Tuesday, June 19, 2012

Strategy Matters in Higher Education, too

I work in higher education. I went to undergrad in Virginia. For the past week, I've seen (and read) dozens of articles, blog posts, and Facebook outcries about the unexpected removal of the University of Virginia's president Teresa Sullivan. What is most disconcerting for the school - and higher education in general - is the disconnect between its Board of Visitors and its University leadership.  Should something called the Board of Visitors really be responsible for making decisions that impact the day to day operations of an influential and successful public University?  President Sullivan, only two years into her post, demonstrated signs of a strategic leader.  She set out to retain their faculty leaders through the creation of collaborative research centers.  She decentralized the budgeting process to ensure academic units were self-funded. As the Board of Visitors assessed her performance and determined their opinions on whether she was successful, what was the strategy guiding their assessment?  It seems they were short-sighted in their assumptions and now, in the face of mass criticism, unable to defend their actions in a way that constituents can accept.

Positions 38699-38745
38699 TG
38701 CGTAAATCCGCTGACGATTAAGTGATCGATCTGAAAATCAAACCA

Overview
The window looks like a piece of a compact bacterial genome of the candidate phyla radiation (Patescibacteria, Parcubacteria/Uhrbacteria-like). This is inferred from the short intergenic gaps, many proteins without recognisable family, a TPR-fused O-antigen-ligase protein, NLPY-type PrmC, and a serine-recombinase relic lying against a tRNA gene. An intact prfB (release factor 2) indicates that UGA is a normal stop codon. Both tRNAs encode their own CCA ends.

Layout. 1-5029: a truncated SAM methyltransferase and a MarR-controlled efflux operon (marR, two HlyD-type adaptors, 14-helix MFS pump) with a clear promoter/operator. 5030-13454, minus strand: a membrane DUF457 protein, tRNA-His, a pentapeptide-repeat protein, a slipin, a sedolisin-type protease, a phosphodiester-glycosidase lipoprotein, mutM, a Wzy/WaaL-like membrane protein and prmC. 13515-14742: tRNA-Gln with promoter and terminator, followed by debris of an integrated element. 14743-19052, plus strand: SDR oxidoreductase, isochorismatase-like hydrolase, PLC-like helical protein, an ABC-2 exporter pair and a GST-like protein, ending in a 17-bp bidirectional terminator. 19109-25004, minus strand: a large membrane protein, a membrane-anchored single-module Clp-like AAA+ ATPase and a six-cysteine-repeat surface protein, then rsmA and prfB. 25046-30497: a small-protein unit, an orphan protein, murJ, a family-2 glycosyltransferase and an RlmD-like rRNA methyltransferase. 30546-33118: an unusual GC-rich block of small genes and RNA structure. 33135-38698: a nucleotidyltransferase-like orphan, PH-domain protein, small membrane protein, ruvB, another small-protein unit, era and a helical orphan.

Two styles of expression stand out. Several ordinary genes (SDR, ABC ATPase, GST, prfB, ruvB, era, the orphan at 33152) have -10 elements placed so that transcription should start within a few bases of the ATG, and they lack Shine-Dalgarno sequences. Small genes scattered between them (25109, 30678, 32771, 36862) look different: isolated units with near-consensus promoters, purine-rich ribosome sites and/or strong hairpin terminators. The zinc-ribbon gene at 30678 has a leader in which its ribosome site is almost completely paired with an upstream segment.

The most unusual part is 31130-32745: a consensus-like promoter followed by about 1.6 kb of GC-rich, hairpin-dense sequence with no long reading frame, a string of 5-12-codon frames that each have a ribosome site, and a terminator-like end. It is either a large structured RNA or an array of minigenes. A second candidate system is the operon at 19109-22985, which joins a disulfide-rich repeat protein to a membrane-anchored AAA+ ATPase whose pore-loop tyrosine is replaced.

In the face of this controversy, other institutions of higher education are, and should be, assessing their relationships with their Boards (of Trustees, of Governors, of whatever) to make sure there is a consistency in expectation and approach to strategy.  Unfortunately for Virginia, the fact this did not happen sooner is the cause of their current position. 


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